Monday, November 4, 2013

    My Favorite Tools: Markers

    What can I say, I love my markers. They make my life so much easier when knitting just about anything. I use my markers for the obvious uses such as:
  • dividing pattern repeats
  • mark center lines
  • marking the beginning of round
  • Marking the RS
  • Marking stitches when working gussets in my socks
  • These uses can be combined with markers of different colors. And these are just the uses for the closed markers.

    Movable markers have many uses of their own.

  • counting stitches
  • counting rows
  • Japanese short rows
  • catching a dropped stitch
  • forming a "block" when dropping a stitch down for repair - I put it just below what needs to be repaired so I won't go too far
  • when ripping back, if I don't have a lifeline, I put a removable marker in a stitch before where I want to stop
  • Cable Needle. I put the stitches on the removable marker to move them behind or in front and then return the stitches back to the needle to finish the cable.
  • Stitch holder. The large clover markers can hold stitches for a thumb when knitting mitts.
  • Temporary Marker. I can place one of these in my knitting while on the needle and then replace it with a ring marker when I get there
  • So which are my favorites?

    Knitifacts Ringlets. These are my goto markers. I usually knit on needles smaller than US 7 and I like to move my markers from needle to needle with the tip of the needle. I prefer metal over plastic, since they don't drag or stick to my needles. I have these in a slew of colors. I use color to define the meaning of the marker in the project. Typically, green is start of round or my right side marker. The silver ones mark pattern repeats. Red marks the center line. Well, you get the idea.
    When my needles get bigger, I move on to Ringers.
    And when I get really even bigger, I move on to Ringos X/L. These come from fripperies & bibelots. The shop is from England.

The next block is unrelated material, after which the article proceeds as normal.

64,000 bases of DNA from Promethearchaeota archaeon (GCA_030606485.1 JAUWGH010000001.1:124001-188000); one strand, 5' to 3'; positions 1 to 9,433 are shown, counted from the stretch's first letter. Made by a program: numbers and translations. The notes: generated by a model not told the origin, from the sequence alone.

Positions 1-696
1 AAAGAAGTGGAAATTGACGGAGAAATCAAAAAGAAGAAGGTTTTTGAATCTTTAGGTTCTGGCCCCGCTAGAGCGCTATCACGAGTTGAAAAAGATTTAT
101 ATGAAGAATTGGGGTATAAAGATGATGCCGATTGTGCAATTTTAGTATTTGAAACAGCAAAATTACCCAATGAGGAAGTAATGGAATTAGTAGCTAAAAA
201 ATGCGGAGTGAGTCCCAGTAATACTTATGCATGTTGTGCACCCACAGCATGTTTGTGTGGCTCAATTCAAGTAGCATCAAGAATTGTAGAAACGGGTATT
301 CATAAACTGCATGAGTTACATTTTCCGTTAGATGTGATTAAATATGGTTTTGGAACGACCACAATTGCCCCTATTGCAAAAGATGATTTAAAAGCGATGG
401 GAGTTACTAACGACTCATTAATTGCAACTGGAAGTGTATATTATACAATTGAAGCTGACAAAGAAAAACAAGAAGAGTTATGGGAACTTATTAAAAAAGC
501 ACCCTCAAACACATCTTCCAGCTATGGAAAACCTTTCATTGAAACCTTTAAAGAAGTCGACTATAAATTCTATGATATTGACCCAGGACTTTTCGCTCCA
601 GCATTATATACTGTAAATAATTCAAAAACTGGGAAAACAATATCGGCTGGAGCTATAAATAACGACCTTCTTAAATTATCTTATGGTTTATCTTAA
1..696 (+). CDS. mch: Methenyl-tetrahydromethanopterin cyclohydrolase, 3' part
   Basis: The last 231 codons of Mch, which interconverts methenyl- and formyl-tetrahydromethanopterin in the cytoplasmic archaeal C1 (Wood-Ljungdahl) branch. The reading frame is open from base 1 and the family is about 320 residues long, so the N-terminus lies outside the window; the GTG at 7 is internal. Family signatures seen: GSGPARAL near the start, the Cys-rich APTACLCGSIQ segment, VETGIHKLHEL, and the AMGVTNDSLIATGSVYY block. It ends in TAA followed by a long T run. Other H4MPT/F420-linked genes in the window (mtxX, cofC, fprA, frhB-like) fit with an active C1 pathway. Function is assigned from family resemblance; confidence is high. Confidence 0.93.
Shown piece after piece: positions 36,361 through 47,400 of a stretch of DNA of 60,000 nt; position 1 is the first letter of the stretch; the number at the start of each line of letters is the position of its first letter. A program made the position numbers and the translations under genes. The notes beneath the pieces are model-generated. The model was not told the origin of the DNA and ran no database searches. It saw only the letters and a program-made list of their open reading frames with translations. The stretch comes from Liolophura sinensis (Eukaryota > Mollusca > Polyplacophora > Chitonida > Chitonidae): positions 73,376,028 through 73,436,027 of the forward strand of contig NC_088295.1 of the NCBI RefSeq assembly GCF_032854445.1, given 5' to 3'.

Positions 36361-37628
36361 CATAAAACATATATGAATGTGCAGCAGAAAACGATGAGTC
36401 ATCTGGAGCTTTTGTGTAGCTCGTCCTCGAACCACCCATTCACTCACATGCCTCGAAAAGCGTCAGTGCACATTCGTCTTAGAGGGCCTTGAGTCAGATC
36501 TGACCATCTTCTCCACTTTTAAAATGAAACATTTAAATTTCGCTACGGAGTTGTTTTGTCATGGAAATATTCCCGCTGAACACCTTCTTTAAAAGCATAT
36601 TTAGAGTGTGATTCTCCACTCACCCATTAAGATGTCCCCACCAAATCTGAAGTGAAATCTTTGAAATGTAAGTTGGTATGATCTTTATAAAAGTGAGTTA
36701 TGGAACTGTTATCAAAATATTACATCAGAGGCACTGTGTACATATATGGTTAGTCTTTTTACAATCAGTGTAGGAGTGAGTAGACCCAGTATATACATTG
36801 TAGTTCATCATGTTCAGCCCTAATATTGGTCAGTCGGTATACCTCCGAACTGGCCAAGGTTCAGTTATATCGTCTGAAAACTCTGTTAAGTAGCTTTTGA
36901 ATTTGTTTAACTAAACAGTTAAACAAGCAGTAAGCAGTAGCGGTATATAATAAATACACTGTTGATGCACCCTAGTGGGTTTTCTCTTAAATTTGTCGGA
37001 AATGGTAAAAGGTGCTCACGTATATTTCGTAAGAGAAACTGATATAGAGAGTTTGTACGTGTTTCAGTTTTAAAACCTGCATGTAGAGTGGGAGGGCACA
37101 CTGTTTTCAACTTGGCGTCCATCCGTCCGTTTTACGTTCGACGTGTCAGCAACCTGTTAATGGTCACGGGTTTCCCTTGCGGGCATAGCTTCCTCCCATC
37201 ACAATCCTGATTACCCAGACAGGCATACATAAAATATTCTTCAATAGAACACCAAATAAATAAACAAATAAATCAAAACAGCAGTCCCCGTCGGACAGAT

Sometimes I need a marker that hangs, doesn't get in my way and doesn't interfere with my knitting. For these, I grab my HiyaHiya Dumpling case markers. I've seen these hanging off a soft loop and off a hard ring. I prefer the ones with the soft loop.
    Clover Locking Markers (small). I prefer these to the HiyaHiya version because the angle of the "safety pin" makes them easier to use. The "pin" section is also tapered which makes it easier to insert the marker into a stitch. I use these when counting stitches on the needle, as "cable needles" for sock knitting and as small stitch holders. I also use them to hold a small group of markers to carry with me. They are also useful when ripping out or when dropping a stitch. I catch a stitch in the marker and then drop or ripp stitches. The marker stops the process so I don't go too far.
    Clover Locking Markers (Large). For knitting larger than socks, I use these as cable needles and stitch holders. I also use these to organize my marker colors.
    HiyaHiya Knitters Safety Pins. I use these to count rows in lightweight knitting. The pins are lightweight and don't pull the stitch out of shape. I hook the pin around the stitch to mark a spot in my knitting for counting. Note: these do have a point, so be careful using them.
    Bsryspun Small Knitters Safety Pins. These have a regular safety pin look without the spiral hinge. These are most useful when doing japanese short rows. They are light and don't stretch my knitting. Note: these do have a point, so be careful using them.


    Prairie Willow can be found on Ravelry at noliegirl. Prairie Willow is an avid knitter and jewelry designer. My jewelry can be found at Prairie Willow Jewelry;

    Photos copyright Prairie Willow Knits.